By Justin Seward
Despite the recent positive COVID-19 cases at the Redcliff Legion and the Redcliff Family Dental Centre, the municipality is going to stick to Alberta Health’s guidelines and not make any rational decisions for mandatory COVID-19 protocols just yet.
“Our numbers jumped a lot from that one case,” said Redcliff Mayor Dwight Kilpatrick.
“Those people I’m sure didn’t do it on purpose. It’s just unfortunate sometimes it can spread very quickly and with the amount of people in this area, it doesn’t take very many people to get our numbers up into an area of interest.”
Redcliff is included under Cypress County for cases, which saw an uptick in cases to 35 active cases as of Nov.14.
“We don’t have any bylaws in place and neither does the City of Medicine Hat,” said Kilpatrick.
With Alberta’s new guidelines taking effect on Nov.13, both Redcliff and the County are now under the enhanced group.
Medicine Hat also reached that group last week.
The new voluntary measures include no social gatherings inside your home or outside of your community , a limit of three cohorts that includes child care, mask use encouraged in all indoor work places, employers in office settings are required to reduce employees in the workplace at one time and faith-based groups cutting down to one-third of its capacity.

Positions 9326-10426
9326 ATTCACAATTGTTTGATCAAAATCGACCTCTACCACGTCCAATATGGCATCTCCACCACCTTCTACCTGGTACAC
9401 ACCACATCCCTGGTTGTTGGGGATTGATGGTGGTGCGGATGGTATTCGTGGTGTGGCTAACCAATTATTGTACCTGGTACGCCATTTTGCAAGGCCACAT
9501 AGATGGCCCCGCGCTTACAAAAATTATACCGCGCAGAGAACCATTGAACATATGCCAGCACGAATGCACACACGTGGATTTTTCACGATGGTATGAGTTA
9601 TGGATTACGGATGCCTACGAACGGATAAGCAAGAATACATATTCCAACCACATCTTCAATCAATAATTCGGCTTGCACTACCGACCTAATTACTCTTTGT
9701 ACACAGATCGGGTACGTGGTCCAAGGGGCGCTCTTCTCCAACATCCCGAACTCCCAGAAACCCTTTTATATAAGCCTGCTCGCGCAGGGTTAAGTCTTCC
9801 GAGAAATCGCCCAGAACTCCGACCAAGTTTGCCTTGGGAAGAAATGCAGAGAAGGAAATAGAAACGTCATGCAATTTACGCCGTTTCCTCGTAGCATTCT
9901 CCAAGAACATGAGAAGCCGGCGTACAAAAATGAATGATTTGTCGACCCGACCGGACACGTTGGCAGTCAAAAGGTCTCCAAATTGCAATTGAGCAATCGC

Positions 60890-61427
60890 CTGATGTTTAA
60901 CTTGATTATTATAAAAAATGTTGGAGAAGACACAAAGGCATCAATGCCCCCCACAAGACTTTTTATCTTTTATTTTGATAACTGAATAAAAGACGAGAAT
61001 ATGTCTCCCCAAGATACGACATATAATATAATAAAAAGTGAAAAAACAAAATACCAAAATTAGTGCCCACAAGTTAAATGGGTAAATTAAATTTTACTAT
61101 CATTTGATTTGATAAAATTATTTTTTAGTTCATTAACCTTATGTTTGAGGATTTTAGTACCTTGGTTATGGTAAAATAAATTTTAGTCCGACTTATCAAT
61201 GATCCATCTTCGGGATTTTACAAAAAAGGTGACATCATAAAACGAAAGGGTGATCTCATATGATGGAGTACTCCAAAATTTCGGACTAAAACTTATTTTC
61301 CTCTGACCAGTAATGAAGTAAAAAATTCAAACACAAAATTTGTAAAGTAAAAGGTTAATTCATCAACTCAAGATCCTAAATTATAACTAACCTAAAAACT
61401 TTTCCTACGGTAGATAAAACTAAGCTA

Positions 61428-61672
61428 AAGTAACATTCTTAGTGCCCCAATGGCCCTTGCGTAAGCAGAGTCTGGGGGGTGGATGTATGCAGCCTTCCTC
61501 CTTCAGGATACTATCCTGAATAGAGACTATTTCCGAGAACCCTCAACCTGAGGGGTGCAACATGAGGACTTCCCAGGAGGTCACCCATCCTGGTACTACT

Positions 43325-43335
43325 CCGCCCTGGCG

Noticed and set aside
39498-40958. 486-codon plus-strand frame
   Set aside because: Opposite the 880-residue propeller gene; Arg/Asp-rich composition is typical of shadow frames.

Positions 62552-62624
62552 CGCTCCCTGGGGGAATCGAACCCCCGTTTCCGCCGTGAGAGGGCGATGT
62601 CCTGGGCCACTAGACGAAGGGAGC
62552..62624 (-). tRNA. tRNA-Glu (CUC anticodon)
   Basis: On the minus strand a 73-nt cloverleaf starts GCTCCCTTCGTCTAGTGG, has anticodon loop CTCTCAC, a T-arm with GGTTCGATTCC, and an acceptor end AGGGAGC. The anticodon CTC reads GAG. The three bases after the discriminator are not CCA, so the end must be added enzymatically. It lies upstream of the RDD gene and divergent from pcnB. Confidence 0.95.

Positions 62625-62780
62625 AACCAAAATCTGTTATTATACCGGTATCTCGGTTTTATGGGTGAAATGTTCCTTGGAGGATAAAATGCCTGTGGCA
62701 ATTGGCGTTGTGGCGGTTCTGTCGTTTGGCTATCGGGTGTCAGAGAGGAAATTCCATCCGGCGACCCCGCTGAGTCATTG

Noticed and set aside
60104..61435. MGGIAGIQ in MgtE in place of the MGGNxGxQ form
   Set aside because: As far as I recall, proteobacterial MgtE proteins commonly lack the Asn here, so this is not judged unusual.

Mandatory measures include restaurants and pubs to stop liquor sales by 10 p.m. (Nov. 13-27), weddings and funeral services putting a cap on attendance at 50 people and a 15-person limit on family and social gatherings.
Also, the groups are determine by the regions with at least 10 active cases and a rate of 50 active cases per a 100,000 population are considered a threshold.
“We’ve moved from ‘nice and quiet’ to a ‘matter of interest.’ Of course if the counts keep going higher, then the third level is the province steps in and gives us restrictions,” said Kilpatrick.
“They’re (the province) suggesting even families shouldn’t even be really getting together-maybe limited to two or three people.”
The Town has shut down public skating as attendees turned out and did not do physical distancing or wear a mask.
“We can only control so many things and we have started to limit what we do,” he said.
“ I guess if it gets worse (and)all recreational facilities were closed (like) last spring, so that announcement could come again. They’re not trying too because of course if you close recreational facilities, you’re closing gyms and that’s people’s livelihoods.”
The town will make more changes if it appears the COVID situation changes drastically and the community is feeling threatened.
“We don’t have a whole bunch of employees,” he said.
“If some of our employees start getting sick and had to go home, we would have to start shutting things down. We only have so many people that run the arena and the water treatment plant. We’ve already tried to bring the scheduling in to play where they minimize their contact with each other-there is no guaranteed with that either. We could be back to last spring.”